thu 01/10/2020

Martha Marcy May Marlene | reviews, news & interviews

Martha Marcy May Marlene

Martha Marcy May Marlene

Sean Durkin’s dynamite debut features a star-making performance from Elizabeth Olsen

Where is my mind? Elizabeth Olsen in 'Martha Marcy May Marlene'

Drawing us deep into the coercive, immersive world of a sinister sect, in its audacity and provocatively luscious aesthetic Martha Marcy May Marlene announces its first-time writer / director Sean Durkin as a major new talent. Durkin ingeniously emulates his young heroine’s disorientation as she fights for her sanity and - as the more-than-a-mouthful title suggests - her identity.

Drawing us deep into the coercive, immersive world of a sinister sect, in its audacity and provocatively luscious aesthetic Martha Marcy May Marlene announces its first-time writer / director Sean Durkin as a major new talent. Durkin ingeniously emulates his young heroine’s disorientation as she fights for her sanity and - as the more-than-a-mouthful title suggests - her identity. Its credibility is buoyed by a courageous and psychologically complex performance from its young lead, another newcomer Elizabeth Olsen.

A highlight of last year’s London Film Festival, and of Sundance before that, the simultaneously seductive and troubling Martha Marcy May Marlene begins with our heroine’s breathless flight from a visibly oppressive commune in the Catskill Mountains, New York. A fearful and famished Martha (Olsen) is taken in by her older sister Lucy (Sarah Paulson) and her husband Ted (Hugh Dancy), an uptight affluent couple who are trying for a baby and holidaying in their second home, a vast lakeside property.

Unable or unwilling to explain what has happened to her, Martha’s experiences of the cult are piece-by-piece revealed to us through her memories which bleed disconcertingly into her daily existence. These give her little respite from the trauma, stoking her paranoia and ultimately unstopping her tightly-corked anger. It’s clear that she’s been fundamentally altered by the commune’s teachings and her sense of normality has been shot to pieces; at one point she crawls, childlike, into bed with Lucy and Ted as they make love, as if it were nothing unusual. The transitions between her fragile present and dark past are beautifully rendered by Durkin: Martha dives into one memory and rises through another.

As the past comes creeping back, we discover how Martha is renamed Marcy May by the cult’s charismatic leader, Patrick - a reliably formidable John Hawkes, (pictured above right singing Marcy's Song), and schooled with increasing rigidity in what to say and think. The horrors of what is revealed to be not just a patriarchal cult but a brutally misogynist one appear to us eerily muted, but they are no less troubling; the dreamy presentation reflects the dulling of Martha’s perceptions and the skilful muddling of her morality. The women are encouraged to be complicit in crimes against each other, with dead-eyed acceptance they explain away and even elevate what is inarguably sexual abuse. That the violence against these women is not without long-term emotional consequences becomes hideously apparent when one of the older female members lashes out in a crazed, unexpected manner.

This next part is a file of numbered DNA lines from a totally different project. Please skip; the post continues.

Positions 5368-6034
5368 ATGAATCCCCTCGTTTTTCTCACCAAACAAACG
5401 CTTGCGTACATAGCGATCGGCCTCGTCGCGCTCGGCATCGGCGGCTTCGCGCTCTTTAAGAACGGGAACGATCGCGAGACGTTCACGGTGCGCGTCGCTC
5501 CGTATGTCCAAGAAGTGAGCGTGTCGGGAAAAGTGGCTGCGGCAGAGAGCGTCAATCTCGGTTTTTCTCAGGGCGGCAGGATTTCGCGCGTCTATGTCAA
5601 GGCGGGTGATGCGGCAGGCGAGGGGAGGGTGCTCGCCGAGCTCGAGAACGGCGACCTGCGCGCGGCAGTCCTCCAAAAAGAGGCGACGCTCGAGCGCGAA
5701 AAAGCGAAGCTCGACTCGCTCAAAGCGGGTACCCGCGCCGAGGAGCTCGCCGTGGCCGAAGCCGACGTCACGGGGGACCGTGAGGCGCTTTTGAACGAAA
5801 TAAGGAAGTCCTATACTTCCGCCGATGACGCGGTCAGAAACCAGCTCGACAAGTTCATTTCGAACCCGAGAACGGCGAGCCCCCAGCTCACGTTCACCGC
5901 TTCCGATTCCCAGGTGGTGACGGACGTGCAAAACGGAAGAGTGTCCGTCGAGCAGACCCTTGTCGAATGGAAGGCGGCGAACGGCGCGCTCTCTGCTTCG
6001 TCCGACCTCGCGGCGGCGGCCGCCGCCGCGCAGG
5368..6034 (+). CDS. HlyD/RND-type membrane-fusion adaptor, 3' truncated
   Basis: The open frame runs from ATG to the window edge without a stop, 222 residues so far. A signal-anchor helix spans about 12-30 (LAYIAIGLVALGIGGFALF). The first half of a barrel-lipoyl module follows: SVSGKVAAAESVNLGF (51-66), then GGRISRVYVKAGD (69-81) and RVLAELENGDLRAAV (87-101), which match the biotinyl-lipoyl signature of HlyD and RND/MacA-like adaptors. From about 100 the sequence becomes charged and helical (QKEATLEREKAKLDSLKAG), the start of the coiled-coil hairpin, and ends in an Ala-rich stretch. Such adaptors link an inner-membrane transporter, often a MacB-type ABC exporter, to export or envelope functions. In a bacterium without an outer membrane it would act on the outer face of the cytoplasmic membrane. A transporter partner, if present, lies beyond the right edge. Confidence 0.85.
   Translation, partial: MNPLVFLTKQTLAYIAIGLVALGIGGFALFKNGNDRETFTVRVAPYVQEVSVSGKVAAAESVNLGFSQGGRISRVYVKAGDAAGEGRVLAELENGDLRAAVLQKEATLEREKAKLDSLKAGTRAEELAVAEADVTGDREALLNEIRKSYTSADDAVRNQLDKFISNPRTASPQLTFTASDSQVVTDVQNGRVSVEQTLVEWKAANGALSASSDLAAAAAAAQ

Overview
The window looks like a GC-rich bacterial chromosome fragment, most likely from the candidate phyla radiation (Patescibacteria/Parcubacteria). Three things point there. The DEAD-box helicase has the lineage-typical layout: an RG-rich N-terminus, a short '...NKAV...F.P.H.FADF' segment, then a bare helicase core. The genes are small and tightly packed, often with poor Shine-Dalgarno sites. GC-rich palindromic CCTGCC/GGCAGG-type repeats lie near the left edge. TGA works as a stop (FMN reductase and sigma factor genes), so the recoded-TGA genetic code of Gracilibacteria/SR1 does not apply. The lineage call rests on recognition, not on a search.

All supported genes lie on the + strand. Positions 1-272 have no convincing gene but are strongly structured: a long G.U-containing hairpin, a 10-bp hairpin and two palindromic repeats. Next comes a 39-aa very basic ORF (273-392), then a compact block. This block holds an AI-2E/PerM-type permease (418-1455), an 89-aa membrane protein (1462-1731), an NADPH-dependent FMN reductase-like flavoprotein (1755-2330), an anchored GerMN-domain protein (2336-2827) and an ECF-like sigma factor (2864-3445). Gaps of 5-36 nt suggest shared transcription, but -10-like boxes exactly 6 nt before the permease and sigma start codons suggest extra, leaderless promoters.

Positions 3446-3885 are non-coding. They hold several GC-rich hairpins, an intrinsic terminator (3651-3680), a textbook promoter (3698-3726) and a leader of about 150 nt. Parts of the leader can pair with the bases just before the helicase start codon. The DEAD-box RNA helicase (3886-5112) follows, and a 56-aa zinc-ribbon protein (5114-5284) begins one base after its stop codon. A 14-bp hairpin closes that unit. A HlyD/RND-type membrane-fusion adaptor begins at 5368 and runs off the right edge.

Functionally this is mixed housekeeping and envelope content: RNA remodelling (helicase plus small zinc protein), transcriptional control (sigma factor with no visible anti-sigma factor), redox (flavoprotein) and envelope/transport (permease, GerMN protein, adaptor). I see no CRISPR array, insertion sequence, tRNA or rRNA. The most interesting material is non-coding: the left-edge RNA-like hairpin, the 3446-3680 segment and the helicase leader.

The transitions between her fragile present and dark past are beautifully rendered by Durkin: Martha dives into one memory and rises through another

Martha Marcy May Marlene has the unmistakable air of authenticity. Beginning in 2007, Sean Durkin painstakingly developed his story based on both the real-life story of a girl who had escaped a violent cult and around the experiences of a friend who later came forward to share her story. He secured funding after producing a script and a credit-card financed short, which centred around the character Watts (Brady Corbet), another member of the sect. In the film’s fluidity there are shades of the great Robert Altman, whose films Durkin played to Olsen in preparation for the shoot. In creating a film that could be unsettling without being overtly frightening, Durkin was further inspired by Roman Polanski’s similarly woozy and paranoiac Rosemary’s Baby, and the finished feature also appears to be channelling more than a semblance of the chill ambiguity of another inspirational auteur, Michael Haneke.

A wonderfully successful and ambitious first feature, Martha Marcy May Marlene deftly communicates the terrifying limbo in which Martha finds herself, whilst bewitching us with its strange beauty. Knockout performances, particularly from the seasoned John Hawkes and luminous newbie Elizabeth Olsen, form part of a fine package in this artful, resonant and distinctive thriller.

  • Martha Marcy May Marlene is released on Friday

Watch the trailer for Martha Marcy May Marlene

 

Comments

Really enjoyed this. A great debut from both star and director and a genuinely unsettling sense of unease. Creepy and extremely well acted.

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